The Spaniard has returned to F1 from his brief dalliance with the Indianapolis 500 to discover no improvement.
Alonso’s sentiment, “if we are winning before September… I will make a decision and I will stay”, forces matters to a head. If McLaren doesn’t act, he will – and short of all cars being forced to run Honda engines, Nigel Mansell is a greater prospect of claiming victory than McLaren is by the Spaniard’s imposed deadline.
The MCL32 is a handy chassis in Alonso’s hands, frequently running inside the top ten, as it did in the final stages of the Canadian Grand Prix.
On Sunday, in Montreal, McLaren “dared to hope”, said Boullier, until “another gut wrenching failure” in Alonso’s late retirement. The Spaniard is yet to greet the chequered flag in six attempts.
Having kept their counsel considerably longer than Red Bull Racing did when Renault delivered its undercooked 2014 engine, the “serious concerns” CEO Zak Brown refers to are fully formed.
The financial costs and diminished title potential that come with severing ties with Honda must take a back seat – the McLaren brand overall is being cheapened, and each engine failure threatens to turn a proud legacy into a distant memory.
Accountability for the collaboration can be laid at the feet of several individuals, though many are no longer employed at Woking.
The man most responsible is Ron Dennis, whose departure from McLaren was a manifestation of Honda’s failures and his stubborn refusal to acknowledge his reduced commercial bargaining power.
The inevitable decision to conclude the Honda partnership will be judged fiercely, yet whoever is brave enough to push the button stands to be feted as the individual who lifted McLaren from its darkest hour.
At the end of 2014, when McLaren switched from Mercedes to Honda power, the prospect of the team swallowing its pride and reforming with the German marque just three years later would never have been envisaged.
Even so, the Silver Arrows offers a known quantity, which happens to be the triple reigning constructors’ champion, meaning McLaren could expect to sit in the midfield at worst – think Williams or Red Bull Racing as an optimum example, either team representing an infinite improvement on the status quo.
Dennis played a central part in the protracted divorce from Mercedes, which commenced when the German giant returned to Formula One as a constructor in 2010, as he sought an independent identity from the manufacturer in McLaren’s road car division. Dennis’ absence clears the path for the pair to renew forces in whichever capacity deemed fit.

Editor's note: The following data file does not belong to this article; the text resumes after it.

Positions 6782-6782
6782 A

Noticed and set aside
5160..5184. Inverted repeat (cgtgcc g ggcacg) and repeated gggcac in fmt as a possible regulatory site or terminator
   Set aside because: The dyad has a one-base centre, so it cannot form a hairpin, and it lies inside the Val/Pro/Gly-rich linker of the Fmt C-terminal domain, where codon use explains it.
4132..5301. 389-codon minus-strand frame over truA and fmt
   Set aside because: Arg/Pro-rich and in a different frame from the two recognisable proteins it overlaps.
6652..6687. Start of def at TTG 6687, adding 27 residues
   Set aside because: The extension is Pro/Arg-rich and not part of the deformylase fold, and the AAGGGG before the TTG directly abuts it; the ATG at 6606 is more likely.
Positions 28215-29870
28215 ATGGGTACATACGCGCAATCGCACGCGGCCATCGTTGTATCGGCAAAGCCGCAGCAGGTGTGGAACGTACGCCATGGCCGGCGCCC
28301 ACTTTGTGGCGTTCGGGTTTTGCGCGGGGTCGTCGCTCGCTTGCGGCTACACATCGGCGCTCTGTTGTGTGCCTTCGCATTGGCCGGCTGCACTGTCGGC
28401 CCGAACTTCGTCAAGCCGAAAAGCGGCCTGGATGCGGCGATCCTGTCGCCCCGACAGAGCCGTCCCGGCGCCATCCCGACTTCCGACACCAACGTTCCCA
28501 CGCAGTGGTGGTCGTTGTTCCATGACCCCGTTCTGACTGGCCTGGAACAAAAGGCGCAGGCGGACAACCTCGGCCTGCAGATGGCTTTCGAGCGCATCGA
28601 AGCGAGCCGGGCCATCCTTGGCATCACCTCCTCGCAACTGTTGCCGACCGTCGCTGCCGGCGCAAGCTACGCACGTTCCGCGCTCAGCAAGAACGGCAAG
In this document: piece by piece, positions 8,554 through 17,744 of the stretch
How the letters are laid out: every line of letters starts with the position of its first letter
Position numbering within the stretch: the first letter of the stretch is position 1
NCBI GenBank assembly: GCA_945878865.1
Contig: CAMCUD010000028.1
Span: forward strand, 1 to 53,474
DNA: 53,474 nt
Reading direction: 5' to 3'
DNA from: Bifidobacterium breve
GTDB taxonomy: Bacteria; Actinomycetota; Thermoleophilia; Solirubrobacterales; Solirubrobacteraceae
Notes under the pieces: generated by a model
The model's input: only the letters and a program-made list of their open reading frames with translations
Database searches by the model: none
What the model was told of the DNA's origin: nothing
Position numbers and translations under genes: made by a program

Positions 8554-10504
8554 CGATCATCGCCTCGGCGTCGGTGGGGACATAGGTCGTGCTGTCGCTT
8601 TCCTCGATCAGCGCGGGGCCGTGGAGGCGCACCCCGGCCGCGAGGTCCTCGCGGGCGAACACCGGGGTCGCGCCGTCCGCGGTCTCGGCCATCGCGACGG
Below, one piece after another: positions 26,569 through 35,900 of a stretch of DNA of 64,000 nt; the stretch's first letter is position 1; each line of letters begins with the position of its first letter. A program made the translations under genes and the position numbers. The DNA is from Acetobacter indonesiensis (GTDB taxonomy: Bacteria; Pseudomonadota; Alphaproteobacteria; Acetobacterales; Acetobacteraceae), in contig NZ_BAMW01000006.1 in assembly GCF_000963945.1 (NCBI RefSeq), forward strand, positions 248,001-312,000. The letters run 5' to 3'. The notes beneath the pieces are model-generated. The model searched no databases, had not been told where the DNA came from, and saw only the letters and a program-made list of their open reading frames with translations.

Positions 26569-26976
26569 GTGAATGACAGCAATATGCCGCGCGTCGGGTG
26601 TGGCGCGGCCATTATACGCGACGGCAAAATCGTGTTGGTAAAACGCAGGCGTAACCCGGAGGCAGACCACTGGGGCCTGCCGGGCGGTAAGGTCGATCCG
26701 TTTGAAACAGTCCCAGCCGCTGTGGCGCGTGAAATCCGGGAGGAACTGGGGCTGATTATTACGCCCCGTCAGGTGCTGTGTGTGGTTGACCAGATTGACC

It’s a long shot, though Mercedes’ own future may lean towards returning to supplier-only status after the 2020 commercial and regulatory framework is set, thus rekindling ties could provide McLaren extra incentive, even if it could take a few years for a works-style deal to come to fruition
It has been three long years for fans and employees of McLaren, which could translate to a literal decade unless decisive action is taken immediately, as unpleasant as the process might be.
If an overdue lashing in the spotlight doesn’t speak to Honda’s immense pride, their failure will be complete, and they can hardly blame McLaren for losing faith long after many others would have run for the hills.
That said, McLaren must ask serious questions about how the relationship came to be in the first place if there is to be a learning experience leading to a successful future.
A place on the podium for Max Verstappen at the Australian Grand Prix was not only significant for the Dutchman, claiming his first ever podium at the Albert Park circuit, but it was the first trip to the rostrum for a Honda-powered car in the turbo-hybrid era.
Okay, it’s far too early to definitively declare Valtteri Bottas as a serious threat to the runaway championship train that is Lewis Hamilton, but you’ve got to admit that a sporting story beginning with several nights of heavy Scandinavian drinking has a certain appeal. The 2018 season was almost unspeakably brutal for Bottas. When he […]